Prime Minister Benazir Bhutto Thursday urged Indian Prime Minister Rajiv Gandhi and other south Asian leaders to spend less money on military might and more on fighting poverty and disease.

Bhutto spoke at a summit of the seven-nation South Asia Association for Regional Cooperation. It was her first face-to-face meeting with Gandhi and came amid hopes of improved relations between India and Pakistan, longtime antagonists and south Asia's most powerful nations.The meeting of Gandhi and Bhutto, Pakistan's first popularly elected leader in 11 years, overshadowed the presence of leaders from Bangladesh, Bhutan, the Maldives, Nepal and Sri Lanka.

Bhutto urged her fellow leaders to redirect their resources away from defense spending and toward eradicating "many of the same common problems - poverty, slums, disease, ignorance and unemployment."

Pakistan spends 40 percent of its budget on defense.

"It is therefore time we should seek and consider ways of limiting our arms expenditures and seek regional solutions for curbing the arms race and the danger of a nuclear proliferation and war," Bhutto said.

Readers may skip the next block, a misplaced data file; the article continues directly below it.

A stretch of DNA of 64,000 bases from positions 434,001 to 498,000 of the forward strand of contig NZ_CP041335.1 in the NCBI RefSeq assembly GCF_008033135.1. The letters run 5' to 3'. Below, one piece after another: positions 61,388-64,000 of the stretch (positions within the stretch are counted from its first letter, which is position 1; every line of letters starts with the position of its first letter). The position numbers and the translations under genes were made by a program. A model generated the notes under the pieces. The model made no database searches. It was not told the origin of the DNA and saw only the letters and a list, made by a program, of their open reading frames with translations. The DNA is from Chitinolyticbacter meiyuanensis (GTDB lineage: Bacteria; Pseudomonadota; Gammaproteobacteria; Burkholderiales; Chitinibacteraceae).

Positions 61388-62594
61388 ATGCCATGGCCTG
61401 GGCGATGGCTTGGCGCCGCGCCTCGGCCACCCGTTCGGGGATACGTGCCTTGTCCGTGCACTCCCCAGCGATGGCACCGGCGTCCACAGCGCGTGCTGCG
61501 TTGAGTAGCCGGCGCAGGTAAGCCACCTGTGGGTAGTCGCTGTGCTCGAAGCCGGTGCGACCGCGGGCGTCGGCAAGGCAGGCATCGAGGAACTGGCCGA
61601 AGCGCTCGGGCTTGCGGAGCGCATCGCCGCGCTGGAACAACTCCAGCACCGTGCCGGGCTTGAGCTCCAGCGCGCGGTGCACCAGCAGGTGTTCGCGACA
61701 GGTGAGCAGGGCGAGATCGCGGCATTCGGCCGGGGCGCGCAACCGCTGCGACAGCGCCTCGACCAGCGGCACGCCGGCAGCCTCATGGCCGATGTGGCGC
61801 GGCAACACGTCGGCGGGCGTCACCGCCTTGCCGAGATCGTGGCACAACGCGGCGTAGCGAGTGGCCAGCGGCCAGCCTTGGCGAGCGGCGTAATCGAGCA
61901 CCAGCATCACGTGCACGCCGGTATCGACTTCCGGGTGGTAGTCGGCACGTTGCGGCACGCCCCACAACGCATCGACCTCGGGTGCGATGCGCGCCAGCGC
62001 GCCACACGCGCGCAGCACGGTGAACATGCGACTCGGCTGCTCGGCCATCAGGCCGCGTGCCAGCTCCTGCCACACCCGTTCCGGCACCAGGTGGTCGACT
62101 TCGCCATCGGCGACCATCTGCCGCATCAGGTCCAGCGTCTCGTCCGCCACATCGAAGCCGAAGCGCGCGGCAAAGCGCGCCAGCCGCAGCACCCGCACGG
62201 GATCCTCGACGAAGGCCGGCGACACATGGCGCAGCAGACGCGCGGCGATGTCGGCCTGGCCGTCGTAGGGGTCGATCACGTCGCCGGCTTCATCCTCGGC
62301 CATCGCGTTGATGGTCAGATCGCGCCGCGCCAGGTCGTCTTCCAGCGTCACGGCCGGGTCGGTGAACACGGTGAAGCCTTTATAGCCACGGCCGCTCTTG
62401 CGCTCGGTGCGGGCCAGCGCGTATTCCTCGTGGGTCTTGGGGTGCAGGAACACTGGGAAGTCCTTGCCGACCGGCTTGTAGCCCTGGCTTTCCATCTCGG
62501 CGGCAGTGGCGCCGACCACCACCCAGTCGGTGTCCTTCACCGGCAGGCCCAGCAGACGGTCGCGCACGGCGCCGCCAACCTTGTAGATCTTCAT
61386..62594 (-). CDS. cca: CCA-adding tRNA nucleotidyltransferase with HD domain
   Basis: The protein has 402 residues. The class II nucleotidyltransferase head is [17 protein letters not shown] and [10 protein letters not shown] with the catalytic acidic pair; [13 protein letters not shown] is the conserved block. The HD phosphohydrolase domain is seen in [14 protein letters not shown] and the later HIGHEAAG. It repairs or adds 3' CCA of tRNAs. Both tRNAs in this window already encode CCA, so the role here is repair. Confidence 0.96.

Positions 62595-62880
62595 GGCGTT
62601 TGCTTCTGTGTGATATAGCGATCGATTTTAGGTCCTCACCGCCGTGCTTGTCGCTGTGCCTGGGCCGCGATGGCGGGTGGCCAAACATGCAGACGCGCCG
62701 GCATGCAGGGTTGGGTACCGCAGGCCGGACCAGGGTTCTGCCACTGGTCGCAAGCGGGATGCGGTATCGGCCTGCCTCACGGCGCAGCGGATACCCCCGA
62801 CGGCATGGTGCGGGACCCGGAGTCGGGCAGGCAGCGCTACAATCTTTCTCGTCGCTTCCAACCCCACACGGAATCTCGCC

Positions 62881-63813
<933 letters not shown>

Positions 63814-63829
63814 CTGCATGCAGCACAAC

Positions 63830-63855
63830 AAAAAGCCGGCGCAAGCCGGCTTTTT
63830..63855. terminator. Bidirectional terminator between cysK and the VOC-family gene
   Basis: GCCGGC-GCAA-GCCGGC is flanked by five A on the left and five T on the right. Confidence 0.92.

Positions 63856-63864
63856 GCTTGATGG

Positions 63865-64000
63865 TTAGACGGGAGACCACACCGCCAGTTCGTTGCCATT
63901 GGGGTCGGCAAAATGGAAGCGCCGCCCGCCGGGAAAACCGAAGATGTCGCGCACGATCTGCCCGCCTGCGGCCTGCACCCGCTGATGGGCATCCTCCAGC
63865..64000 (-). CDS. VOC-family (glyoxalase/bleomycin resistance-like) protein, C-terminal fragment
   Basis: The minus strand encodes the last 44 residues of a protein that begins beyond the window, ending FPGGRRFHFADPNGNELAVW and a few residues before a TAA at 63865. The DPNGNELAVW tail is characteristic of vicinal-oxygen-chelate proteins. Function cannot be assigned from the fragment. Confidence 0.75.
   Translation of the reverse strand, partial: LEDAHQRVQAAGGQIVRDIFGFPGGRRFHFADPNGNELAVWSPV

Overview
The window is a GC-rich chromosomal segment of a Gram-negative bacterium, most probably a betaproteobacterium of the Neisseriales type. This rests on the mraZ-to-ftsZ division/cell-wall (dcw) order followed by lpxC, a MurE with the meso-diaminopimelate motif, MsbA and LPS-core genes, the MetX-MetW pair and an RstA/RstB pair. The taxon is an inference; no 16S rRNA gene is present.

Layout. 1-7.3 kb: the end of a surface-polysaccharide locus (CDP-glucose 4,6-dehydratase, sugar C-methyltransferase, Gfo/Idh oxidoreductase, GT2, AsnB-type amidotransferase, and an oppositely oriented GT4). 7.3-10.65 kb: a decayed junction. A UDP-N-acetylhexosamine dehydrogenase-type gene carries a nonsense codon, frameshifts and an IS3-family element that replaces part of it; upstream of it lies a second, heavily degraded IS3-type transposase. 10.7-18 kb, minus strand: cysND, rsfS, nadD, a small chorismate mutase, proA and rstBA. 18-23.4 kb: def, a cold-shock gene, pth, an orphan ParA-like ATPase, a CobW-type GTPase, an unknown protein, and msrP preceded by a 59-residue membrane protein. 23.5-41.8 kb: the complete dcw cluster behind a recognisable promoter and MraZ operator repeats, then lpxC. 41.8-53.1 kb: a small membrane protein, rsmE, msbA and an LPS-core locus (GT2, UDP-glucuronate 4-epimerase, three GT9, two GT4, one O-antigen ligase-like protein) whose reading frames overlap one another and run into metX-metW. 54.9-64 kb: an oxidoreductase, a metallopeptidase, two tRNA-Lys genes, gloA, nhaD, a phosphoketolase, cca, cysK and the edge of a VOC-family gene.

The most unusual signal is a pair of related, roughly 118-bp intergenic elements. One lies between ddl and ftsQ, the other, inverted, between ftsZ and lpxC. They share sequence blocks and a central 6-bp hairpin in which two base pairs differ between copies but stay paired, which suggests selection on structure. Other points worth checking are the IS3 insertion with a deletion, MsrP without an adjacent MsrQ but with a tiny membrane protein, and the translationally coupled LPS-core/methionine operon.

India's nuclear weapons program and Pakistan's ability to manufacture nuclear arms have been a major obstacle to friendlier relations between the two countries.

Bhutto said earlier that Pakistan has no plans to produce a nuclear weapon. "We have no intention other than peaceful energy," she told The Associated Press earlier.

In the cavernous auditorium of Paksitan's State Bank building, the seating arrangement for officials, like their leaders, put India and Pakistan side by side. The two nations have touted the conference as an opportuntity to create friendlier ties between long-time antagonists.

Gandhi is the first Indian prime minister to meet a Pakistani leader in Pakistan since his grandfather Jawaharlal Nehru, met President Ayub Khan in 1960.